See also: Cyme

English edit

Etymology 1 edit

Borrowed from French cime, cyme (top, summit), from Vulgar Latin *cima, from Latin cȳma (young sprout of a cabbage”, “spring shoots of cabbage), from Ancient Greek κῦμα (kûma, anything swollen, such as a wave or billow”; “fetus”, “embryo”, “sprout of a plant), from κύω (kúō, I conceive”, “I become pregnant”; in the aorist “I impregnate). For considerably more information, see cyma, which is an etymological doublet.

Alternative forms edit

  • cime (in the obsolete first sense only, [18th century])

Pronunciation edit

Noun edit

cyme (plural cymes)

  1. (obsolete, rare) A “head” (of unexpanded leaves, etc.); an opening bud.
  2. (botany) A flattish or convex flower cluster, of the centrifugal or determinate type, on which each axis terminates with a flower which blooms before the flowers below it. Contrast raceme.
    • 1906, “Gentianaceæ”, in Daniel Coit Gilman, Harry Thurston Peck, Frank Moore Colby, editors, The New International Encyclopædia:
      The inflorescence is some form of cyme, and the flowers are usually regular.
    • 2003, S. M. Reddy, S. J. Chary, University Botany 2: Gymnosperms, Plant Anatomy, Genetics, Ecology, page 190:
      The plant bears small groups of two or three yellowish coloured flowers on an axillary cyme.
    • 2003, David Curtis Ferree, Ian J. Warrington, Apples: Botany, Production and Uses, page 157:
      The flower cluster is a cyme (terminal flower is the most advanced), is terminal within the bud and may contain up to six individual flowers.
  3. (architecture) = cyma
Derived terms edit
Related terms edit
Translations edit

References edit

  • Cyme” listed on page 1303 of volume II (C) of A New English Dictionary on Historical Principles [1st ed., 1893]
      Cyme (səim). Also 8 cime. [a. F. cime, cyme, in the sense ‘top, summit’ (12th c. in Hatzf.): — pop. L. cima = L. cyma (see above); in the Bot. sense an 18th c. adaptation of the ancient L.] [¶] † 1. (cime.) A ‘head’ (of unexpanded leaves, etc.). Obs. rare. [¶] 1725 Bradley Fam. Dict. s. v. Sallet, The Buds and tender Cime of Nettles by some eaten raw, by others boiled. [¶] 2.Bot. (cyme.) A species of inflorescence wherein the primary axis bears a single terminal flower which develops first, the system being continued by axes of secondary and higher orders which develop successively in like manner; a centrifugal or definite inflorescence: opposed to Raceme. Applied esp. to compound inflorescences of this type forming a more or less flat head. [¶] 1794 Martyn Rousseau’s Bot. v. 55 The arrangement of the flowers in the elder is called a cyme. 1854 S. Thomson Wild Fl. iii. (ed. 4) 250 The meadow-sweet, with its crowded cymes. [¶] 3.Arch. = Cyma. [¶] 1877 Blackmore Erema III. xlvii. 106 This is what we call a cyme-joint, a cohesion of two curved surfaces.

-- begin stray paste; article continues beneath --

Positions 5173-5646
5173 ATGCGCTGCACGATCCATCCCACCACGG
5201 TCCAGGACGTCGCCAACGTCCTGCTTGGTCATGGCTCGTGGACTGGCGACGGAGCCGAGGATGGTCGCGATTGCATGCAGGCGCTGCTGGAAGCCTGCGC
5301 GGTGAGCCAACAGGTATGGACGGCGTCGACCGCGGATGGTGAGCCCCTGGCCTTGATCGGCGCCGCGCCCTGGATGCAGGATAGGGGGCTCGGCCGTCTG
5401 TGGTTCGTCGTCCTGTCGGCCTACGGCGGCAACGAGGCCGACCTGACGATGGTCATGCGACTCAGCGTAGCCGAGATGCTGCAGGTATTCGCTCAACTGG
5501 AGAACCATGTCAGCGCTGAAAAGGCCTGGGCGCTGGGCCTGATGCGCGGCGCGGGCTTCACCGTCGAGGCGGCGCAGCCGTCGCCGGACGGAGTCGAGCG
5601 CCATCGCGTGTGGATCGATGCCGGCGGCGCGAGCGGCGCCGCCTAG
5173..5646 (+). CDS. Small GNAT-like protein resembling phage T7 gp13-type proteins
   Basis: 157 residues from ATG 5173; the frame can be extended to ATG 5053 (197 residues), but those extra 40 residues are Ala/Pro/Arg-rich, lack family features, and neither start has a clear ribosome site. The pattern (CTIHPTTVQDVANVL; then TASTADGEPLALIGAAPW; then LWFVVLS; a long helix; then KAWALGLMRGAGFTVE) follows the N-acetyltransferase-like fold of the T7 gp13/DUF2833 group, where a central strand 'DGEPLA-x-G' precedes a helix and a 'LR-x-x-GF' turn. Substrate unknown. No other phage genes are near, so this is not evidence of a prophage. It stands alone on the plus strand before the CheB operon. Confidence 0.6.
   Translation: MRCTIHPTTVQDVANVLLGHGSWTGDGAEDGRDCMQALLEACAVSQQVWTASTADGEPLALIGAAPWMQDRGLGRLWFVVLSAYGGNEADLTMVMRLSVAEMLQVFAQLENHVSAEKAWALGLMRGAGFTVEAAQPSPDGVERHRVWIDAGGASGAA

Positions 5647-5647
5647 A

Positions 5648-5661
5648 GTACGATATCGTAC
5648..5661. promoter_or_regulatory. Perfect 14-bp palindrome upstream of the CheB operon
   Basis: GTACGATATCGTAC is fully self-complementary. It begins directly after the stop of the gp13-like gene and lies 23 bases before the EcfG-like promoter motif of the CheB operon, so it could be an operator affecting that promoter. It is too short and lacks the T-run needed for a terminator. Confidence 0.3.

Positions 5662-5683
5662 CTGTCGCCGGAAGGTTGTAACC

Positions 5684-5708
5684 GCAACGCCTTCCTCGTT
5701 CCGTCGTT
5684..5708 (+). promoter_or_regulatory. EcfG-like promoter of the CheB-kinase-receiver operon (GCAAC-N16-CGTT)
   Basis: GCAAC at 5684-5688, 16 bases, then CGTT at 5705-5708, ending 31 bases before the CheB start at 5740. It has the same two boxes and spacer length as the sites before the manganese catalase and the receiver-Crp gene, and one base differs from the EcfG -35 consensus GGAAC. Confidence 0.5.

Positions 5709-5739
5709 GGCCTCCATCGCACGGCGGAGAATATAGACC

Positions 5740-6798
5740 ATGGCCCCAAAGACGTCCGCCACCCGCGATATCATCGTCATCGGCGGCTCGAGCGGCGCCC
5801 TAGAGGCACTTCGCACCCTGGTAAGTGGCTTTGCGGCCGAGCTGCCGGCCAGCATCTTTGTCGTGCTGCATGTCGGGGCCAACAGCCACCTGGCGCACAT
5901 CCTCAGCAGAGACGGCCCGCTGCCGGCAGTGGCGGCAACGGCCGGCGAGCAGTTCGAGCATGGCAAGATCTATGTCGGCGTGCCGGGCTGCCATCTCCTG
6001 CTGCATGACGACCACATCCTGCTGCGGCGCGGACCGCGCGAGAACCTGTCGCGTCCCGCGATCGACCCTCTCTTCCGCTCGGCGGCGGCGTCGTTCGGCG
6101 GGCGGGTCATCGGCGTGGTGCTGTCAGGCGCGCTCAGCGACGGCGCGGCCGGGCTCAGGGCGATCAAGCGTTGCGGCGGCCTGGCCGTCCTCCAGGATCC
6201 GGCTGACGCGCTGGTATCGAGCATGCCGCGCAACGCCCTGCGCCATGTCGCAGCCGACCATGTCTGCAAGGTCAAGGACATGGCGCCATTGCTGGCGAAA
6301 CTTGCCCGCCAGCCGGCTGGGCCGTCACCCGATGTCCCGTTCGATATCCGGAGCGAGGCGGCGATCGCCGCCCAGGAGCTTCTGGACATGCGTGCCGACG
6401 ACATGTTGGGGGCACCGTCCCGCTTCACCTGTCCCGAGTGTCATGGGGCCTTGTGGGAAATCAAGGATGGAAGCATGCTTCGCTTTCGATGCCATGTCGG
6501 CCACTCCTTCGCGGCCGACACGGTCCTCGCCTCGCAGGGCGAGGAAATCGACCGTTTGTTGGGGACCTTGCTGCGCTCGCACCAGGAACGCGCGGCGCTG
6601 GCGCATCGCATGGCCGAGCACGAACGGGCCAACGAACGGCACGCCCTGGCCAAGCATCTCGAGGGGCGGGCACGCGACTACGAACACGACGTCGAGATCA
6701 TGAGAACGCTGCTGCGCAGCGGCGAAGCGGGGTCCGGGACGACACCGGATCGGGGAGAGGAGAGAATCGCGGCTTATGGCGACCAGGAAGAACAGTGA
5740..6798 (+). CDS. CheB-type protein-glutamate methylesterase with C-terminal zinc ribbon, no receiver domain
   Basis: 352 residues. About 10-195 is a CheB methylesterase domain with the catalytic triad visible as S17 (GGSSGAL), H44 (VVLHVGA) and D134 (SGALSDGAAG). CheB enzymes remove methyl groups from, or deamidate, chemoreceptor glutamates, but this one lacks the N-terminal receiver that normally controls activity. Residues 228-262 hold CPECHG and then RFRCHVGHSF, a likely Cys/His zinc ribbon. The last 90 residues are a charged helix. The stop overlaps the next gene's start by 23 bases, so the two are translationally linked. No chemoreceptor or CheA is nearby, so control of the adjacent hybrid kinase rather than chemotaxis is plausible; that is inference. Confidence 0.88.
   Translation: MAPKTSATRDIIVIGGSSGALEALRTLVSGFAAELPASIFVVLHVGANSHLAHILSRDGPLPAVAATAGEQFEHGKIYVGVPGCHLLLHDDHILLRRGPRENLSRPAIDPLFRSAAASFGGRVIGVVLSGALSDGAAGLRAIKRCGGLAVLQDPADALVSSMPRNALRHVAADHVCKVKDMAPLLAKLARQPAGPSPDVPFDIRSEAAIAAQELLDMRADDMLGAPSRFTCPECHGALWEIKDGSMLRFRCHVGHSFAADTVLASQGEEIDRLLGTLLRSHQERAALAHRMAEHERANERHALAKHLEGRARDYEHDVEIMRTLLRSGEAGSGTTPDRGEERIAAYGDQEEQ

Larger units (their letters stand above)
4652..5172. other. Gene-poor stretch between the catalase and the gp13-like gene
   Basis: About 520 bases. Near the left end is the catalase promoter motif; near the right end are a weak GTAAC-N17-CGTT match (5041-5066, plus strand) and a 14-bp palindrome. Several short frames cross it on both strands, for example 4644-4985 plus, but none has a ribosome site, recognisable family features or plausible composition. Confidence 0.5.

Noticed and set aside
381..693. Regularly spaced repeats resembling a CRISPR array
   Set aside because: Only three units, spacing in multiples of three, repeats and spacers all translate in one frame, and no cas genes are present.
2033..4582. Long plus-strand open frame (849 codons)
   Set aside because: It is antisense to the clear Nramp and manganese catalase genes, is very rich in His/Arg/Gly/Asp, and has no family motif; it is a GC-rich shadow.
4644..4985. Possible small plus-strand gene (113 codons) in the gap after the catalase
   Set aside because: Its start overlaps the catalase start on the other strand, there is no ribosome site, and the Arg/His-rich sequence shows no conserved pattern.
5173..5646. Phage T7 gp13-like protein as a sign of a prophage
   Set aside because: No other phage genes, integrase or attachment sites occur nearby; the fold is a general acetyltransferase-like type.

• cyme”, in Webster’s Revised Unabridged Dictionary, Springfield, Mass.: G. & C. Merriam, 1913, →OCLC.
  • cyme” listed in the Oxford English Dictionary [2nd ed., 1989]

Etymology 2 edit

An error for cynne, probably resulting from the overlapping of the two ens in handwriting.

Noun edit

cyme (plural cymes)

  1. Misspelling of senna.

References edit

  • Cyme” listed on page 1303 of volume II (C) of A New English Dictionary on Historical Principles [1st ed., 1893]
      Cyme (Shaks. Macb. v. iii. 55, 1st Folio), supposed to be an error for cynne, Senna. [¶] 1605 Shaks. Macb. v. iii. 55 What Rubarb, Cyme, or what Purgatiue drugge Would scowre these English hence.
  • cyme” listed in the Oxford English Dictionary [2nd ed., 1989]

French edit

Noun edit

cyme f (plural cymes)

  1. (botany) cyme

Further reading edit

Old English edit

Etymology 1 edit

From Proto-Germanic *kumiz (arrival), from Proto-Indo-European *gʷem- (to go, come). Akin to Old Frisian keme, Old Saxon kumi, Old High German cumi (arrival), Gothic 𐌵𐌿𐌼𐍃 (qums), Old English cuman (to come). More at come.

Pronunciation edit

Noun edit

cyme m

  1. coming, arrival; advent, approach
    • late 9th century, translation of Bede's Ecclesiastical History
      ...ymb fēower ⁊ fēowertiġ wintra Ongolcynnes cȳmes in Breotone
      ...about forty-four years after the arrival of the Angles in Britain.
  2. an event
  3. an outcome, result
Declension edit
Descendants edit
  • Middle English: come, cume, coom, coome; kime, keome
    • English: come (obsolete)
    • Scots: come

Etymology 2 edit

From Proto-Germanic *kūmiz (delicate, feeble). Akin to Old High German kūmo (tender, dainty, weak) (German kaum (hardly)), (Dutch kuim (weak; hardly)) .

Pronunciation edit

Adjective edit

cȳme

  1. comely, lovely, splendid, beautiful
  2. exquisite
Declension edit
Related terms edit